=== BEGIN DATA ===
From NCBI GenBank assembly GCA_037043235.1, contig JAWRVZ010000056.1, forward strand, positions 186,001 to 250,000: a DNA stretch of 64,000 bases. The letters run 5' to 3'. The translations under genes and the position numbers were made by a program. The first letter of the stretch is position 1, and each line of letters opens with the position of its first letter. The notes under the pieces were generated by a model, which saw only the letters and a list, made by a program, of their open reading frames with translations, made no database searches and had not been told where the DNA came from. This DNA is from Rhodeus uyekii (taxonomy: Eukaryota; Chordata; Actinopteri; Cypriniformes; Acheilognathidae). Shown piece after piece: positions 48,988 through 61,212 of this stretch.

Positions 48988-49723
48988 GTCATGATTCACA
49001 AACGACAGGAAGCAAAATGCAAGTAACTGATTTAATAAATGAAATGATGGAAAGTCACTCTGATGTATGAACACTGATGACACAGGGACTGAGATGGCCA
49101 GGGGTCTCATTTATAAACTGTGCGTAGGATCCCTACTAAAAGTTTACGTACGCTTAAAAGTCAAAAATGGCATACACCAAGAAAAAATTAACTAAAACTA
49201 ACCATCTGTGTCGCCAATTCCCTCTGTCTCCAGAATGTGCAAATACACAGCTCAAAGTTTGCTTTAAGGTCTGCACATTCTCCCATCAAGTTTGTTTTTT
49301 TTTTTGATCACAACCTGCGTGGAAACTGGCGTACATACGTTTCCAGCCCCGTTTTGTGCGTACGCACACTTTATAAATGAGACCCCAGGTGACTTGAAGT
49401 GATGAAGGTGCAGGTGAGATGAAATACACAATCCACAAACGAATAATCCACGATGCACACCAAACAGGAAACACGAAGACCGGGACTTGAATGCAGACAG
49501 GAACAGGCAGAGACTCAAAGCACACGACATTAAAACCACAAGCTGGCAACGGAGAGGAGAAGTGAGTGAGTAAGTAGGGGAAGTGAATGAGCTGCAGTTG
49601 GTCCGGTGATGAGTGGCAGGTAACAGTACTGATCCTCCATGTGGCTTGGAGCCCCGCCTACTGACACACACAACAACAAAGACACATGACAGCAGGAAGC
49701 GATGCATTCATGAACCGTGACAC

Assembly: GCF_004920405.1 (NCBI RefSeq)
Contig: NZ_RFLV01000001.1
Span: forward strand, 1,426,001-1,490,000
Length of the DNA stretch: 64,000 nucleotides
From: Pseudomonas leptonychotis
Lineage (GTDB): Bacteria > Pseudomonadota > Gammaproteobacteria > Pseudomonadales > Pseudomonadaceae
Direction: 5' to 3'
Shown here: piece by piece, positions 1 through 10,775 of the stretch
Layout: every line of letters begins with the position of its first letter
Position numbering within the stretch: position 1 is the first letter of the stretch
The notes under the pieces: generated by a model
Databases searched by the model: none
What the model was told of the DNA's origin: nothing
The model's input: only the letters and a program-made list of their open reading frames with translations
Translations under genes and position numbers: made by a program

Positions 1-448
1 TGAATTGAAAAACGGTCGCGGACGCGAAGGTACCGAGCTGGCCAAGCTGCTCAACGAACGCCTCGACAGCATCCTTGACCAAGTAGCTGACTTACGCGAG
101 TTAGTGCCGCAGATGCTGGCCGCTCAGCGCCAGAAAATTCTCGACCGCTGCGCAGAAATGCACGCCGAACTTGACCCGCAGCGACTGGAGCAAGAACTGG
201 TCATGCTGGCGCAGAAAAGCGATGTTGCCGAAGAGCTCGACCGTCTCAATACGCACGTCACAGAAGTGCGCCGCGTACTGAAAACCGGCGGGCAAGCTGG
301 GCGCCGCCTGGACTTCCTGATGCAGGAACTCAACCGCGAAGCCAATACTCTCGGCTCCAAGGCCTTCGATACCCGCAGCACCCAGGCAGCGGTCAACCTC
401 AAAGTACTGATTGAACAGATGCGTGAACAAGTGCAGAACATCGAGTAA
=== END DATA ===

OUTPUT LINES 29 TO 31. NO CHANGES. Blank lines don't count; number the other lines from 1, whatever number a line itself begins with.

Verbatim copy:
101 TTAGTGCCGCAGATGCTGGCCGCTCAGCGCCAGAAAATTCTCGACCGCTGCGCAGAAATGCACGCCGAACTTGACCCGCAGCGACTGGAGCAAGAACTGG
201 TCATGCTGGCGCAGAAAAGCGATGTTGCCGAAGAGCTCGACCGTCTCAATACGCACGTCACAGAAGTGCGCCGCGTACTGAAAACCGGCGGGCAAGCTGG
301 GCGCCGCCTGGACTTCCTGATGCAGGAACTCAACCGCGAAGCCAATACTCTCGGCTCCAAGGCCTTCGATACCCGCAGCACCCAGGCAGCGGTCAACCTC